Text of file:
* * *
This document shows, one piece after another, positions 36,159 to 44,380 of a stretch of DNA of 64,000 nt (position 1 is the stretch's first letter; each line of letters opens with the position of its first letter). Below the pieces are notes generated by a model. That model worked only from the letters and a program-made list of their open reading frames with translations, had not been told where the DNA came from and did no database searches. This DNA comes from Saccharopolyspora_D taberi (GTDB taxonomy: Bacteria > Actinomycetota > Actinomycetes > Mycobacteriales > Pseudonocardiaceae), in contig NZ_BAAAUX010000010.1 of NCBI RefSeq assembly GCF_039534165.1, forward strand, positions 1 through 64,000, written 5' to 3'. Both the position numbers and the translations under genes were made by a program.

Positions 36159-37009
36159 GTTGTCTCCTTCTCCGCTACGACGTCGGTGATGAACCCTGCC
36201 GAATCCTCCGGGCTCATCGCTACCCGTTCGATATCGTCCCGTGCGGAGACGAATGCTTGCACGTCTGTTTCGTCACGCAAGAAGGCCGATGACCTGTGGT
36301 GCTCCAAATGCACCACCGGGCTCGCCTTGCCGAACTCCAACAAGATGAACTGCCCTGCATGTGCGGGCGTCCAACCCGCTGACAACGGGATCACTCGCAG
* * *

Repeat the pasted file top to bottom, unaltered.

This document shows, one piece after another, positions 36,159 to 44,380 of a stretch of DNA of 64,000 nt (position 1 is the stretch's first letter; each line of letters opens with the position of its first letter). Below the pieces are notes generated by a model. That model worked only from the letters and a program-made list of their open reading frames with translations, had not been told where the DNA came from and did no database searches. This DNA comes from Saccharopolyspora_D taberi (GTDB taxonomy: Bacteria > Actinomycetota > Actinomycetes > Mycobacteriales > Pseudonocardiaceae), in contig NZ_BAAAUX010000010.1 of NCBI RefSeq assembly GCF_039534165.1, forward strand, positions 1 through 64,000, written 5' to 3'. Both the position numbers and the translations under genes were made by a program.

Positions 36159-37009
36159 GTTGTCTCCTTCTCCGCTACGACGTCGGTGATGAACCCTGCC
36201 GAATCCTCCGGGCTCATCGCTACCCGTTCGATATCGTCCCGTGCGGAGACGAATGCTTGCACGTCTGTTTCGTCACGCAAGAAGGCCGATGACCTGTGGT
36301 GCTCCAAATGCACCACCGGGCTCGCCTTGCCGAACTCCAACAAGATGAACTGCCCTGCATGTGCGGGCGTCCAACCCGCTGACAACGGGATCACTCGCAG